Professional Technical Standards

The professional technical standards play an important role in project planning, building construction, and for the civil and penal liability of architects and engineers:

Recognised Building Practice Codes


  • Recognised Building Practice Codes = technical building trade rules which are scientifically recognised and have been proved in practice in a majority view of the building professionals.

Subject matter

  • General standard for knowledge, ability and diligence
    • to be fulfilled
      • assumed reliability
      • assumed qualities
      • assumed practice
      • contractual characteristics
    • recognised written and unwritten rules of the building trade
  • safer professional association standards vis-à-vis government (protection) regulations
    • classic example of application
      • SIA standard 358 (railings and balustrades), which requires a secure height of 1 metre for protection railings in contrast to the Construction Enforcement Office minimum height of 0.9 metre as found in many locations
    • Such standards should be made into advantageous contract components
      • see below “Technical Standards as a Component of a Contract”


  • Recognised building practice codes
    • Broad approval and application in practice
  • State of the Technology
    • No requirement for broad approval and practice application

Technical professional standards as recognised building practice codes

  • So that such technical professional standards can be seen as having primary validity, certain demands are made on them


  • Architects and engineers are free to apply at least equivalent alternative solutions
    • ongoing technical developments
    • new products
  • For the planner employing such alternative solutions naturally the risk is increased because, on the one hand, he deviates from known and proven norms and, on the other, he lacks long-term experiences or rather he possibly later bears the burdon of proof of parity although it naturally depends on whether the norms concerned are safety-relevant or merely relate to aesthetic ideals.

Non-compliance consequences

State of the Technology


  • State of the technology = optimum solutions for tasks in the construction area which have been recognised as correct by science and construction practice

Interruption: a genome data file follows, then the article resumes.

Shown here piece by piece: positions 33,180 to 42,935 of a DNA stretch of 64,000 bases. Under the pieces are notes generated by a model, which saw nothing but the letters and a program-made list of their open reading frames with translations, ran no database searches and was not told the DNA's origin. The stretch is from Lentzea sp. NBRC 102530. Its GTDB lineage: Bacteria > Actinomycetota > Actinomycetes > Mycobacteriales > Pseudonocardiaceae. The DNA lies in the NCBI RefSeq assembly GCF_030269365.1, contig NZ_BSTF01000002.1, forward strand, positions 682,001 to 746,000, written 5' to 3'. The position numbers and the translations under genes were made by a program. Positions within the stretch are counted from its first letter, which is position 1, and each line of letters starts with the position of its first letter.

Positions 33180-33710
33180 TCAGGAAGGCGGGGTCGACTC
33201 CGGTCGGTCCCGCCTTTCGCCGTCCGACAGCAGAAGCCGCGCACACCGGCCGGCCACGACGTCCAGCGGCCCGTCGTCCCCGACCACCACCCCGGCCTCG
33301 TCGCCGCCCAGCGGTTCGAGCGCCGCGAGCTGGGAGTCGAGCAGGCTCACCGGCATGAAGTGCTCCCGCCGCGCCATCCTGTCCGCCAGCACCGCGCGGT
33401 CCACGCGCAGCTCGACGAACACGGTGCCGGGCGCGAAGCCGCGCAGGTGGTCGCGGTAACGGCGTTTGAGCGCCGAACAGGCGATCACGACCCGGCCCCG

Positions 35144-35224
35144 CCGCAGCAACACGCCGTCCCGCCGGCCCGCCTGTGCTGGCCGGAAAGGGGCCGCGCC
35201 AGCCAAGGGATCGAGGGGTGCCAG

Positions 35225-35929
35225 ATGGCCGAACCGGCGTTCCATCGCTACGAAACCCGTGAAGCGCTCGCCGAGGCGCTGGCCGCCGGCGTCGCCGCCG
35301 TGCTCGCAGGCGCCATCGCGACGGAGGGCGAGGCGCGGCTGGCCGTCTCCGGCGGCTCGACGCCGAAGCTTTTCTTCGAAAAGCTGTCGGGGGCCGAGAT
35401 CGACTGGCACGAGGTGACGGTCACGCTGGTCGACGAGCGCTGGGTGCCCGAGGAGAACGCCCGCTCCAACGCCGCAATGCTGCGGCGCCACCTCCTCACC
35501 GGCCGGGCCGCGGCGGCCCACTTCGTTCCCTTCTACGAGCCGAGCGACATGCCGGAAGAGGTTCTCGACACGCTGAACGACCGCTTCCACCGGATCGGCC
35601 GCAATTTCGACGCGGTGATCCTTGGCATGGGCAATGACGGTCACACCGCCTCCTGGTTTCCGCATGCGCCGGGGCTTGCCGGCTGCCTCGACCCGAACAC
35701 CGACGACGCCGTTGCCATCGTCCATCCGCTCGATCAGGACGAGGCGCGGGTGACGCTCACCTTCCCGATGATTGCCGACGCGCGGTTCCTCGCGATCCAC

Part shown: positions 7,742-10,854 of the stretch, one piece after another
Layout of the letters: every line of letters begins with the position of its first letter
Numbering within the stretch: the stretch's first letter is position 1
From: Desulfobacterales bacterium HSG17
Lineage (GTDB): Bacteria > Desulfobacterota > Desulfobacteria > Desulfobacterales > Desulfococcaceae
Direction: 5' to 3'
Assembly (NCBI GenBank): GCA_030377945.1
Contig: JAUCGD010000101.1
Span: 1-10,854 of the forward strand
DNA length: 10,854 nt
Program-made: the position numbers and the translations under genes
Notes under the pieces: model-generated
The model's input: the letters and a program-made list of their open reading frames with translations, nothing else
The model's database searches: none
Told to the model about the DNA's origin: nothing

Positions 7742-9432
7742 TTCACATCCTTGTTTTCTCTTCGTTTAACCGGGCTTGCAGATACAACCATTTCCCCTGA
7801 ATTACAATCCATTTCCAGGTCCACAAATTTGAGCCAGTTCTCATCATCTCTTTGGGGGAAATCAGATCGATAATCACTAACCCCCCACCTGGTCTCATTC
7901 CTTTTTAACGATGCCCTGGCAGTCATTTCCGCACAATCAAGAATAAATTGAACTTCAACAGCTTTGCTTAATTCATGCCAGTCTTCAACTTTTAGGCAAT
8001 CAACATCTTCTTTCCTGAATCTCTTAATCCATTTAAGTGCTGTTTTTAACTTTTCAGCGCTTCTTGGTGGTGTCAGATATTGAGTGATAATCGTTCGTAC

Subject Matter

  • SIA set of standards in the technical area
  • International standards for the technical area


  • Recognised building practice codes
    • Broad approval and application in practice
  • State of the Technology
    • No requirement for broad approval and practice application

Deviation Permissibility

  • General rule
    • The principal can and may assume that the architects, engineers and contractors contracted with the building of the structure use
      • the recognised rules of the building technology
      • the (current) state of the technology
    • Special situation
      • As a reason for varying from the current state of the technology
      • Architects, engineers and contractors should think through and document all aspects of construction, operation, maintenance and durability in order to be able to exonerate themselves in the event of an incident
    • Products
      • Essentially, the same considerations apply as under the “special situation” with the difference that here the product liability law (PrHG) finds application

Default rules of Law (reference)

Lawmaker reference

  • If the lawmaker refers to the technical professional standards, these take on applicability as a default rules of law


  • Have the same effect as statute law

Technical Standards as a Component of a Contract

Adoption of technical standards through the parties to the contract

  • Binding effect through the adoption of the technical professional standards in the contract of the parties (formation of an integral component)


  • General technical professional standards thus become a contract component with individual application between the parties of the contract

Print / Share: